June 13th 2009

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Articles from this issue:

COVER STORY: Beijing mocks Universal Declaration of Human Rights

EDITORIAL: Recession: end of the beginning ... or beginning of the end?

EUTHANASIA: Dr Death's travelling road show

POPULATION: Billionaire club seeks to curb world's population

CANBERRA OBSERVED: Is Barnaby Joyce a leader in the making?

NATIONAL AFFAIRS: Why Rudd's emissions trading scheme should be defeated

GLOBAL FINANCIAL CRISIS: Fundamental change is needed, but probably won't happen

GLOBAL WAR ON TERROR: FBI foils new terrorist attack on New York

SRI LANKA: Mass carnage of Tamils in war without witnesses

INDIA: India's Congress alliance's strengthened mandate

CHINA: Growth slump worries Beijing leadership

ASIA-PACIFIC REGION: Japan set to expand its naval capabilities

OBITUARY: Jerzy Zubrzycki MBE CBE AO - A champion of human freedom and dignity

OPINION: Employee share ownership under threat

AS THE WORLD TURNS: The word is out/ Sharia law vs. prairie law

Housing affordability and land prices (letter)

Religious zeal (letter)

Fuddled logic (letter)

Contrarianism? (letter)

CINEMA: 'The Baader Meinhof Complex' - film whitewashes notorious terrorist gang

BOOKS: I AM MELBA: A Biography, by Ann Blainey

BOOKS: AN AWKWARD TRUTH: The Bombing of Darwin, February 1942, by Peter Grose

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Mass carnage of Tamils in war without witnesses

by Peter Westmore

News Weekly, June 13, 2009
While the war in Sri Lanka has ended, the underlying causes of the civil war have not been addressed, writes Peter Westmore.

A civil war of merciless atrocity, in which tens of thousands of Tamils have been killed recently by the Sri Lankan army, came to an end last month when army troops finally occupied the territory controlled by the Tamil Tigers in north-east Sri Lanka.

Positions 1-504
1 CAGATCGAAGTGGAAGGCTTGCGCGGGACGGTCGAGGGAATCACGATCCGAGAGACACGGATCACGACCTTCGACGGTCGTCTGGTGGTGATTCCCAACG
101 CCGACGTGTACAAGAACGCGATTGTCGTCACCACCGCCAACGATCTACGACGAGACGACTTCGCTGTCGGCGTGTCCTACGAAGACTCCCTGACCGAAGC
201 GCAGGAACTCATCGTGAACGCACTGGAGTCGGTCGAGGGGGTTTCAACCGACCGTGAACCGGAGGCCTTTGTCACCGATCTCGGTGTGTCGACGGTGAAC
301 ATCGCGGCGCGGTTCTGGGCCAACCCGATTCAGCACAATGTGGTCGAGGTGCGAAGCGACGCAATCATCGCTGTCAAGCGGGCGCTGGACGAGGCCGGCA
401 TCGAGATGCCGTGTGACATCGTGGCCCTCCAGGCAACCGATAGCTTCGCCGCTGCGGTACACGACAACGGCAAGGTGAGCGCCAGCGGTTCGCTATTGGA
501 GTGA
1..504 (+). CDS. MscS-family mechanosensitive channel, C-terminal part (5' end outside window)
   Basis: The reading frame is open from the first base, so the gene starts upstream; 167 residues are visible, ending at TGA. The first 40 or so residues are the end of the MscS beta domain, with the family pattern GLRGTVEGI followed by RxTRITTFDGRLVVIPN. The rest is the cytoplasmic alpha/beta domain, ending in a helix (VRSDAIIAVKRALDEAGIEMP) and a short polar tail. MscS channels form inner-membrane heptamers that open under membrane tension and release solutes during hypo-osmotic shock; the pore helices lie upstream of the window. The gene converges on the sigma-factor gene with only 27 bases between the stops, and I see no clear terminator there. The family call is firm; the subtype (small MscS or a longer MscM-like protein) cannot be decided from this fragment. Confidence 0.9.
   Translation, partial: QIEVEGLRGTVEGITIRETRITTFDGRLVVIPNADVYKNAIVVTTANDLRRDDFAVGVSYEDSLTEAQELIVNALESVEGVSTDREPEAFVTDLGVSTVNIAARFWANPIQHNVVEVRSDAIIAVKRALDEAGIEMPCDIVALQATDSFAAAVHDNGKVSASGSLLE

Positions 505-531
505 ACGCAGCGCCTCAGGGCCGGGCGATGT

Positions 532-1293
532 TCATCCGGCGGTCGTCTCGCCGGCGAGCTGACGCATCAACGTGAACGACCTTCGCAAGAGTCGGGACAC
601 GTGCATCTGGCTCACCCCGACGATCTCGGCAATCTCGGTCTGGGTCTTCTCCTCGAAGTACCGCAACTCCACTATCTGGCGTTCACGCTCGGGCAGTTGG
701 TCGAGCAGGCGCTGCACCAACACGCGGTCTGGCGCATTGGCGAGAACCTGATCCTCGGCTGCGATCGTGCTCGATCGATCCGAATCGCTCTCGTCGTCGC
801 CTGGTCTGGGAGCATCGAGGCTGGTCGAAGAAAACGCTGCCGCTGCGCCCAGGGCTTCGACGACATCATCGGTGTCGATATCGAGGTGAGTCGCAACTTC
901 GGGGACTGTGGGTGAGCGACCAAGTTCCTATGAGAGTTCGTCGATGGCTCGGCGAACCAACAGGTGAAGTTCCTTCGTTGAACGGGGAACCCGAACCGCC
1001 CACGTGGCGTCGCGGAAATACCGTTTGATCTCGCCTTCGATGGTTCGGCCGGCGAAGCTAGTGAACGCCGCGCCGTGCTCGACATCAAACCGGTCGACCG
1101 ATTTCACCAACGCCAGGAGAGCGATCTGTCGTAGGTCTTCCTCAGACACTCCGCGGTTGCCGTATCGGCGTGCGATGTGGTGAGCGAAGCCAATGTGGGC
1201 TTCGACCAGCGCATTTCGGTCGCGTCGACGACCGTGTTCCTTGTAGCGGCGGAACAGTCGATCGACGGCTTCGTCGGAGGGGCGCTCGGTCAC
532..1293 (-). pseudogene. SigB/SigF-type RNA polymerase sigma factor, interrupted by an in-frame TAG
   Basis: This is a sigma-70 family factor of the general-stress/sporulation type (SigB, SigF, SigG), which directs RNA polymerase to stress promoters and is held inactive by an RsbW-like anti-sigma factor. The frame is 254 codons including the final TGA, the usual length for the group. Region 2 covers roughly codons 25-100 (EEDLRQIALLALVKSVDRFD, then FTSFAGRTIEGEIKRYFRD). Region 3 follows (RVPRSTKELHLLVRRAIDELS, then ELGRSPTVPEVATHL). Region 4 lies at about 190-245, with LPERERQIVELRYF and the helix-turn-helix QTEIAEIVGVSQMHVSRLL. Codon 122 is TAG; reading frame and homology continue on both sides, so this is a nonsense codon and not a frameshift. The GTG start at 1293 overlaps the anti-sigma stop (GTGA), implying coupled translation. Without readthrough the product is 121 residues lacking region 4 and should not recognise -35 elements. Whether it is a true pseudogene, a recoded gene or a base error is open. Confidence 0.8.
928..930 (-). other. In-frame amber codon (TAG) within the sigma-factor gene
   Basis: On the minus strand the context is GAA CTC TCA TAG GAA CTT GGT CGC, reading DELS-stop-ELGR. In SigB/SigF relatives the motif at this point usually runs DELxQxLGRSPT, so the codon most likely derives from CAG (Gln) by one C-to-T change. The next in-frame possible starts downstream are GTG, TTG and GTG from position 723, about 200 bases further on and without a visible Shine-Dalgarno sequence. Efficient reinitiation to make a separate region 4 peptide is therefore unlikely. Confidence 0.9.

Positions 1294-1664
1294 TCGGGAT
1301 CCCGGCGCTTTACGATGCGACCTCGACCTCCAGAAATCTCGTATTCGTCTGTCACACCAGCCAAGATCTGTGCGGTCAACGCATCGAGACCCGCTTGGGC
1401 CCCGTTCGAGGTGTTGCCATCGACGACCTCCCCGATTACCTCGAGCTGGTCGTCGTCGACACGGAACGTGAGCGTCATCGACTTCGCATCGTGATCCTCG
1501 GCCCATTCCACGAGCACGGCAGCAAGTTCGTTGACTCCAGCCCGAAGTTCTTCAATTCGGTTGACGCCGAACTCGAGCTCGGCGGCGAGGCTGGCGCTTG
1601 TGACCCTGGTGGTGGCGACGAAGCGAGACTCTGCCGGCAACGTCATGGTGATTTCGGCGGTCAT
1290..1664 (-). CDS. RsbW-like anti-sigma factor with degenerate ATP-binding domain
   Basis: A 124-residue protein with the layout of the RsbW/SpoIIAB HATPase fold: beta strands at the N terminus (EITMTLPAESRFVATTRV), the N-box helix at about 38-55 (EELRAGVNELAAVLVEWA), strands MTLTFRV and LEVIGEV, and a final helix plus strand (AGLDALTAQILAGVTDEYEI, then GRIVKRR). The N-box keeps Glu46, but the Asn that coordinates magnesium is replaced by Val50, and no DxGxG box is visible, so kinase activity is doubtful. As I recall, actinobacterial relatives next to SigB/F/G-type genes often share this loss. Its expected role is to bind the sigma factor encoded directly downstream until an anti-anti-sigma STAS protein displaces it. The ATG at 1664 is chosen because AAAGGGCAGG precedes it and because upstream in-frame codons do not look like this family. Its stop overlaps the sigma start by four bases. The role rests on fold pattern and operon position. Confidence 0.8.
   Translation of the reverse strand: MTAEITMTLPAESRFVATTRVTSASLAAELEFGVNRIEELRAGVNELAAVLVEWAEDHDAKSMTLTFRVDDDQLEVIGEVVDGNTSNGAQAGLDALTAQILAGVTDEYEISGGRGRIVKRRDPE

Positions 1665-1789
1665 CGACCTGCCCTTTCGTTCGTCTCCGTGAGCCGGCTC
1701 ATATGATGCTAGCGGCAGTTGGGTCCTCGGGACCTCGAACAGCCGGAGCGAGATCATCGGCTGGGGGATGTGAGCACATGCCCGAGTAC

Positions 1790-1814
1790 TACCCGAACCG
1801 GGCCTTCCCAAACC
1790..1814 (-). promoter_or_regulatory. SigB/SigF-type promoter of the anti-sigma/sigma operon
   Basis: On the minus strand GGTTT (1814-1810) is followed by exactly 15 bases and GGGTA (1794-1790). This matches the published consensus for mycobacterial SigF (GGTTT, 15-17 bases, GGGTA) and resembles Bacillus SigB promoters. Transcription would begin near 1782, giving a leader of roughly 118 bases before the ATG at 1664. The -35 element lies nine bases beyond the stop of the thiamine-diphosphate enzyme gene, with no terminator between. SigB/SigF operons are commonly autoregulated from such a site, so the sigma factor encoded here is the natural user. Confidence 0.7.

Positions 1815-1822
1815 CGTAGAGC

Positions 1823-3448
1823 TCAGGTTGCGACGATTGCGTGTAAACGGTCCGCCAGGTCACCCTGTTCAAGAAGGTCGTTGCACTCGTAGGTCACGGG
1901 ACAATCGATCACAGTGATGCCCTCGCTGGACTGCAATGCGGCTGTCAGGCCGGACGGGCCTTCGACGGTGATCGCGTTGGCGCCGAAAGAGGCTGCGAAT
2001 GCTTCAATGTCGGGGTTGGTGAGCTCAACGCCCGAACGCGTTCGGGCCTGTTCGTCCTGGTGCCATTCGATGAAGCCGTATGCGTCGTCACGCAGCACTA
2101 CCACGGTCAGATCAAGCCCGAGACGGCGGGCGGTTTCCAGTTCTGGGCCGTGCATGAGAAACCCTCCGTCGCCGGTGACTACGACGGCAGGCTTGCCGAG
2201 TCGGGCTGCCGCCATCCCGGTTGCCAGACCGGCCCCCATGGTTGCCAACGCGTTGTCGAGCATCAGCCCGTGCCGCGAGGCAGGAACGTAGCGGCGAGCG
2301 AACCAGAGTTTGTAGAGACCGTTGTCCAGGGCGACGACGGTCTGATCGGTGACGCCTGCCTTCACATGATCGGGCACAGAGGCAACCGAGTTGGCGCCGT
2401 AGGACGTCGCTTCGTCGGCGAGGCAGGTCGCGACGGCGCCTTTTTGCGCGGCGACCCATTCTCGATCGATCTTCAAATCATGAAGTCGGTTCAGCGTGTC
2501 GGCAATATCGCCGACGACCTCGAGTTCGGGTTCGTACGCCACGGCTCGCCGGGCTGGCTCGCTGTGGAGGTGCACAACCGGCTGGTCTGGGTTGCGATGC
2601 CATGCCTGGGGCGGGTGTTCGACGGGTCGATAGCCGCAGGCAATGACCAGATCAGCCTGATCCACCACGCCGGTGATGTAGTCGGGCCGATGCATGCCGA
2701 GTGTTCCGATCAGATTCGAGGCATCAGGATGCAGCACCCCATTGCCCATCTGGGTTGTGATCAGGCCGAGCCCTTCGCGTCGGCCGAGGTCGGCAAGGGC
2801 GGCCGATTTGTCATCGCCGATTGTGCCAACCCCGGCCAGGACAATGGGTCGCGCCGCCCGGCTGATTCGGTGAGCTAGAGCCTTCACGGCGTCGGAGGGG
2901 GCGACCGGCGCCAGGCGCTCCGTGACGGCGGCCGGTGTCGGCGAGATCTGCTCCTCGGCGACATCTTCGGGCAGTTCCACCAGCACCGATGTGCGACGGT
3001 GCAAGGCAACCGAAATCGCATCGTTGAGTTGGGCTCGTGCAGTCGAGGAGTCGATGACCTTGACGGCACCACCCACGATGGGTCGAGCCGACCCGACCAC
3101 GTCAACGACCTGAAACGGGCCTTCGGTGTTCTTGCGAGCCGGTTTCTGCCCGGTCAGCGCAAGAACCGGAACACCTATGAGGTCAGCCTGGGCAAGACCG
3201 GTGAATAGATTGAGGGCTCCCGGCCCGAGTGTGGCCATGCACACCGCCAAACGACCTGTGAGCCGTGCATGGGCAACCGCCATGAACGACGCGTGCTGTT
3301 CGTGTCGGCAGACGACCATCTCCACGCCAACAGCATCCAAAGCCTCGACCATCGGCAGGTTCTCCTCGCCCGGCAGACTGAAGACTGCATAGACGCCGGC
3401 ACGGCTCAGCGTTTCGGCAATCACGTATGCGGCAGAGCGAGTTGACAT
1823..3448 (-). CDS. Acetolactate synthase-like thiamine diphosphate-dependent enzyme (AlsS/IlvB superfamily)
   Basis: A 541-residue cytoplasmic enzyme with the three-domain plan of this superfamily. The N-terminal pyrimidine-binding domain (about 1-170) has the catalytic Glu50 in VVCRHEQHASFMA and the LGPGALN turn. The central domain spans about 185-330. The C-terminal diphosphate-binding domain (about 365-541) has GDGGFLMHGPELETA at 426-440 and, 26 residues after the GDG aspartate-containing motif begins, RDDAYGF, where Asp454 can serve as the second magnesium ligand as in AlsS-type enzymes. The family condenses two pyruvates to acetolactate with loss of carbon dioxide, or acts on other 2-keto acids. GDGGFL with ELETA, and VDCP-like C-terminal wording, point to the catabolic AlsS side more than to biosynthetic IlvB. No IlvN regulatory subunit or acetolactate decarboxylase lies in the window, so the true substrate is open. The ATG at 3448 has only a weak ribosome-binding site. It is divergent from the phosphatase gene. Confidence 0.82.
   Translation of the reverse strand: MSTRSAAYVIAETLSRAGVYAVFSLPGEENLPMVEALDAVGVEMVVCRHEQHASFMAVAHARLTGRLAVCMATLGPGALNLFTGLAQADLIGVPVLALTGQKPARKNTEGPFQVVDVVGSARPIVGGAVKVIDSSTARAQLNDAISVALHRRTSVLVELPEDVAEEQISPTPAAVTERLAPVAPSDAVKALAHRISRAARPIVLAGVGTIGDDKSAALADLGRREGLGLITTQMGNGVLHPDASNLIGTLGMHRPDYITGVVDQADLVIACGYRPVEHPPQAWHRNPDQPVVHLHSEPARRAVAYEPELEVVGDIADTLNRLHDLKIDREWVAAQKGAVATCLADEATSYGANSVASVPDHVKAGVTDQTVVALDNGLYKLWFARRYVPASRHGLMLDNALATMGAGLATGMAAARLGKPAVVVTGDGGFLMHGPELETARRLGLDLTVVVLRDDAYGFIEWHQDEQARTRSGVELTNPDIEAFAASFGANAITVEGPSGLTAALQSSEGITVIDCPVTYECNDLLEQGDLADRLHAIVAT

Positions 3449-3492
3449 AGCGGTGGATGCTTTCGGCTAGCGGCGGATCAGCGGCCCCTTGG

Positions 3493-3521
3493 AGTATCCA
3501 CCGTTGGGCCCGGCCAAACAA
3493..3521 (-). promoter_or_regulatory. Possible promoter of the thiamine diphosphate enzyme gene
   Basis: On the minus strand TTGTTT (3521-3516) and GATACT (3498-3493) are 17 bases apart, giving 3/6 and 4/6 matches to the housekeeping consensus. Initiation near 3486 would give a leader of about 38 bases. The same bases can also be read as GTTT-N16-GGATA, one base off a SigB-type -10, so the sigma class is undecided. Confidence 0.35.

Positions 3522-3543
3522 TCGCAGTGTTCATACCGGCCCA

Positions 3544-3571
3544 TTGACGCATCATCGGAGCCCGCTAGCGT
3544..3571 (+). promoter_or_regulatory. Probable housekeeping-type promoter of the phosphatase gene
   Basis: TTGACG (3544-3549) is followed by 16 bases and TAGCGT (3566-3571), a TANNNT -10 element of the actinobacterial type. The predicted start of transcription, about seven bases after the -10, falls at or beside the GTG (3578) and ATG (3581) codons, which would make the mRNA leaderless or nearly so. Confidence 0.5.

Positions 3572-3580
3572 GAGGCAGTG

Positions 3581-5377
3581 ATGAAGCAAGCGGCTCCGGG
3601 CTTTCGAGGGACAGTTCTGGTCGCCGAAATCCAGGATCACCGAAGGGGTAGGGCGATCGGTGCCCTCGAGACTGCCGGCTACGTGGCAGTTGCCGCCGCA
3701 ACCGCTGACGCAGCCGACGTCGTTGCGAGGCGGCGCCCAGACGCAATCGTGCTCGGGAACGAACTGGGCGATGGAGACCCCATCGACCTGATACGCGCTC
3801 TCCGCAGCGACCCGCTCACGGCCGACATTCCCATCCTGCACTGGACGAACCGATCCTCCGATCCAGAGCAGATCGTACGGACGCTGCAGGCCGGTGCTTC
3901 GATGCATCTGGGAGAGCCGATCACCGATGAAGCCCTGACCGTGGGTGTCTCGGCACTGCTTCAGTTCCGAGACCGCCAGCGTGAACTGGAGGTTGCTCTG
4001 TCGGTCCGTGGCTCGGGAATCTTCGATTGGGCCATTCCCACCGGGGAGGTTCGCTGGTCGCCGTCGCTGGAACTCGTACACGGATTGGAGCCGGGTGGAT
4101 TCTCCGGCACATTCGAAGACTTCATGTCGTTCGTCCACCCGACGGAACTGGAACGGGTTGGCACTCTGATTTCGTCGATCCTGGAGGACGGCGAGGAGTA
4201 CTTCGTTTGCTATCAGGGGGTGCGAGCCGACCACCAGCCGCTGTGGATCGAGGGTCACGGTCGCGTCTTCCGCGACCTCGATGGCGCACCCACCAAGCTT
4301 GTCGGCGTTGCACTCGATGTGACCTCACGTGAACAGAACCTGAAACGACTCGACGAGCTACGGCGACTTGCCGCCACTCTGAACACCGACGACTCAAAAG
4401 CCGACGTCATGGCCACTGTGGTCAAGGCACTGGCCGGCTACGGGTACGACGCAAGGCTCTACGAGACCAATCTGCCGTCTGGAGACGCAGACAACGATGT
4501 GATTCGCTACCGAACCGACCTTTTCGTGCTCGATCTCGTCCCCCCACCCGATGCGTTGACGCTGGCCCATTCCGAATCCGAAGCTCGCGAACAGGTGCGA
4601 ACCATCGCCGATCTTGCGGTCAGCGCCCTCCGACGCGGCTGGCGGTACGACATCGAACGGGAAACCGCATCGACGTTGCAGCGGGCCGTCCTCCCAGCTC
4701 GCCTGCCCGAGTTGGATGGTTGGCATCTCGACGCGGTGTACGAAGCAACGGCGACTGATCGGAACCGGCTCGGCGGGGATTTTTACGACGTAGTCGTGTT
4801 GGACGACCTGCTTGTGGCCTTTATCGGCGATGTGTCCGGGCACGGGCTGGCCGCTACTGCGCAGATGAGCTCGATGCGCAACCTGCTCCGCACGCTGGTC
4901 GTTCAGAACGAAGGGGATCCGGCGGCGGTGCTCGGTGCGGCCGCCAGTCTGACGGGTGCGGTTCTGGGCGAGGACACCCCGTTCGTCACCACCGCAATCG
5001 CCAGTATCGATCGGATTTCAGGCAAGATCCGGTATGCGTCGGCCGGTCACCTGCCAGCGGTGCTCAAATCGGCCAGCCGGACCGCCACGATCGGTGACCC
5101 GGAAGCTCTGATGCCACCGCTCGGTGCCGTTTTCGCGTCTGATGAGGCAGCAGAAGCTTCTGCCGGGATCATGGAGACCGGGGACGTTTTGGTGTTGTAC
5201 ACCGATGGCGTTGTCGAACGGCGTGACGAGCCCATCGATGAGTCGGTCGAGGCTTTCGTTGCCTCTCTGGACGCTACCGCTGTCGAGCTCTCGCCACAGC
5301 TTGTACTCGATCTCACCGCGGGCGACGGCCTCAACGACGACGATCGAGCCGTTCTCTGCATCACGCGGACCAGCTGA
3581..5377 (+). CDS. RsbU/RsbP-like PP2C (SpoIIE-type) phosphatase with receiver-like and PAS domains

While the war has ended, the underlying causes of the civil war have not been addressed, and, arguably, have been exacerbated.

Most of the rest of the people are Sinhalese. They are Buddhist, and have their own language and culture.

A brief outline of the history of the Tamils in Sri Lanka (formerly Ceylon) is necessary to understand the current struggle.

The people of Sri Lanka are thought to be descended from settlers who originated in northern India in the 6th century BC. Their religion was Buddhism. At some time in the 14th century AD, a Tamil kingdom was established in northern Sri Lanka, which was predominantly Hindu. The Tamils were ethnically different from the Sinhalese, and had a different language and culture, but constitute a significant minority (19 per cent) of the population.

The Tamils themselves are divided into two groups: Sri Lankan Tamils and Indian Tamils, who were brought in to work in Sri Lanka's famous tea plantations.

The original European colonists, the Portuguese and the Dutch, administered the Tamil north separately from the Sinhalese south; but after Ceylon was ceded by the Dutch to the British during the Napoleonic Wars, the British established a central administration, based in Colombo.

Since Sri Lanka gained independence over 60 years ago, the majority Sinhalese population established a unitary government which marginalised the Tamil minority, leading to calls for regional autonomy which were ignored for years by the central government.

A policy of repression of the Tamils followed, with hundreds of thousands of Indian Tamils forced to return to India, widespread killing of Tamils and the destruction of their villages.

This prompted a violent reaction from the Tamil minority, leading to the formation in 1976 of the Tamil Tigers who have waged a bloody war against the central government, seeking independence for the predominantly Tamil north and east of the island, in a state called Tamil Eelam